Could you recommend me a budget portrait lens for full frame DSLR?

Discussion in 'Canon EOS' started by alan_kovarik, Jun 27, 2011.

  1. I already have 28mm and 50mm. Now I need something above 70mm. Maybe zoom. Definitely with AF working with Canon EF DSLR (Canon 5D Mark II).
    Is there something usable bellow or around $200? (New or used lens)
  2. A beater (ugly grade) EF 85 1.8 USM is your ticket to bokeh nirvana. I sold my mint one with hood & box for $300 last year.
  3. Amen to that! 85mm 1.8 - can't beat it!
  4. Thats too expensive for me at this moment. I will buy this lens maybe in the future, but now I neet something cheaper for start.
  5. Alan, I agree the 85MM 1.8 is your best option. Consider buying used or selling an unused item to offset the cost. The best portrait lenses are fast with a max aperture of 1.8 or more (smaller number). Wide aperture lenses give the best background blur, which most portrait photographers seek.
    A cheap 50MM 1.8 will work, but the focal length is not optimum for portraits on a FF body.
  6. Depending on your luck (and lens prices are going up these days) a nice non-AI Nikkor-P 105mm f/2.5 is one of the all-time great portrait lenses and can sell for considerably less (a recent BIN asking price was just under US$90) than the 85mm f/1.8. A simple adapter will cost little and can be used for any other Nikon F mount lenses too.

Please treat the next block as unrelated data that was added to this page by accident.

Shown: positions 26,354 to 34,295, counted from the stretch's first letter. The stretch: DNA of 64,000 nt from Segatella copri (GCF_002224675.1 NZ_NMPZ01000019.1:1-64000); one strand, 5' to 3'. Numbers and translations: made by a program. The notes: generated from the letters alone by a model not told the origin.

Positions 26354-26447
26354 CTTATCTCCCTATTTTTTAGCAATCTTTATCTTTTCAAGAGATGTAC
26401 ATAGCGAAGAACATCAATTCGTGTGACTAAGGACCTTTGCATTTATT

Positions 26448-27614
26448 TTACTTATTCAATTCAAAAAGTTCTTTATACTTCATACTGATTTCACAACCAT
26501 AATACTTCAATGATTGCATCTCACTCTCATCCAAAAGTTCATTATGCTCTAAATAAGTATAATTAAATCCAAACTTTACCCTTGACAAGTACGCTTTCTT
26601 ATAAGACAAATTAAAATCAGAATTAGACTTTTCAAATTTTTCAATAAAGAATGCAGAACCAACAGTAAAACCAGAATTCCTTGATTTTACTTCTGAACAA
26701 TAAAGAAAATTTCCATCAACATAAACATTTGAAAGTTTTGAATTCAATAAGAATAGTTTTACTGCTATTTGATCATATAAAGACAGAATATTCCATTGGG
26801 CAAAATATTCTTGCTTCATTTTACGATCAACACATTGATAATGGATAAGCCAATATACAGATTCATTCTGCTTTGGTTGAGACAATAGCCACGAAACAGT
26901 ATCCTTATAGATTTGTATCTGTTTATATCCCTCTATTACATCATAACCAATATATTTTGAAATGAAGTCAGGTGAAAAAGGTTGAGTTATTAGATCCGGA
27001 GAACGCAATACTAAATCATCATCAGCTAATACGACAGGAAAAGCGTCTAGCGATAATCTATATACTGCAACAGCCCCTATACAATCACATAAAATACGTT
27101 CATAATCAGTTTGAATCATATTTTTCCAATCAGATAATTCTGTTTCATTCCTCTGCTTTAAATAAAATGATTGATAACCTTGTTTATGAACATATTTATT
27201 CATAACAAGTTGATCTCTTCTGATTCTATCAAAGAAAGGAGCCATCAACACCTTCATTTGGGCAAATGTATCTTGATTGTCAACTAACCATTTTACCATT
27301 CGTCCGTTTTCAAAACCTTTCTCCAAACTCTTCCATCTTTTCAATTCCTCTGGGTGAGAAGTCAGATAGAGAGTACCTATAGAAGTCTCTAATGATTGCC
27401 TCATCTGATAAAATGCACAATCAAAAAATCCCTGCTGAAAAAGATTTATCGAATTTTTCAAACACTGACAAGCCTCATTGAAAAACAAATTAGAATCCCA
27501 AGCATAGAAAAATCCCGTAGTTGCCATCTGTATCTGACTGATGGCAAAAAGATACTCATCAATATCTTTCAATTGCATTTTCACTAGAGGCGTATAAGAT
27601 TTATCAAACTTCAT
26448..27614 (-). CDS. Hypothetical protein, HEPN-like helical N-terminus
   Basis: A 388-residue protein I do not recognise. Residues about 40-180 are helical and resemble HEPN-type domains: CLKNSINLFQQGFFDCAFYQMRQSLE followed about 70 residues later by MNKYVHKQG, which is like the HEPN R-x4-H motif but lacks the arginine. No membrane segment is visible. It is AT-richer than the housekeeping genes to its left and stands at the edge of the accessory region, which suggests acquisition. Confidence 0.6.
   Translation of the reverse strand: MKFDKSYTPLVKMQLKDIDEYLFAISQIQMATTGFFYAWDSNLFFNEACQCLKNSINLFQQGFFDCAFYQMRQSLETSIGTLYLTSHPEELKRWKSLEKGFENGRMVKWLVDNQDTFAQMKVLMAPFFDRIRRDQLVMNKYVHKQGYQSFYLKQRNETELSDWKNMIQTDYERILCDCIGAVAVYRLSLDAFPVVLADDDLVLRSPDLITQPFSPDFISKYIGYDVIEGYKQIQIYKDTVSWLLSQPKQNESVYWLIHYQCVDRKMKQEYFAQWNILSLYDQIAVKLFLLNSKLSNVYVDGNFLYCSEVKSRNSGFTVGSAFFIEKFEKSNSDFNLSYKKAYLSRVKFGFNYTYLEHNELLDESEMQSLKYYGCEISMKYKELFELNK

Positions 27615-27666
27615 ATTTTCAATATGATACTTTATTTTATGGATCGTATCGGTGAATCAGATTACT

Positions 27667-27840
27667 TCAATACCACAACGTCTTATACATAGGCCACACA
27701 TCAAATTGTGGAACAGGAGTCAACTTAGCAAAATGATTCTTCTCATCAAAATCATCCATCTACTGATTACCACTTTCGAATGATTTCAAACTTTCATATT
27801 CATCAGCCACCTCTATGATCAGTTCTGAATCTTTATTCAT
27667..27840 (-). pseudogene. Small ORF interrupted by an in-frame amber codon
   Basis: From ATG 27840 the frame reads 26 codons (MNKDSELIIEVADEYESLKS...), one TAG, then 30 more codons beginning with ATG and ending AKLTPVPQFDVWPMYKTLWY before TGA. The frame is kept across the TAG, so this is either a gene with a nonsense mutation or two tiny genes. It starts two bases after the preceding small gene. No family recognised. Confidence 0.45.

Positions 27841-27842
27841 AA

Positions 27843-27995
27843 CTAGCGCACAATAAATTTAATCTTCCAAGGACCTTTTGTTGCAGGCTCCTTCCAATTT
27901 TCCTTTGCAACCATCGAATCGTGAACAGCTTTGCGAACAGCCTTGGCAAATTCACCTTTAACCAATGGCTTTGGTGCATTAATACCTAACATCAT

It will be focus open, close down for shooting and TTL metering in Av mode.
  7. Canon 85 F1.8 - if this is too expensive you have limited options. You might find an Olympus 85 F2 for around $200 (the Nikon Manual focus 85 F2 is likely to be more but is an option) but you will need a cheap adaptor - about $50 for either Nikon or Olympus.
    The only other things that come to mind are a Tamron 90mm Macro but in EF mount this is likely to be out of your budget (as is the Sigma 105mm Macro). You might just be able to find a Manual Focus Tamron Adaptall 2 90mm F2.8 Macro and then you can buy an adaptor for about $25-30.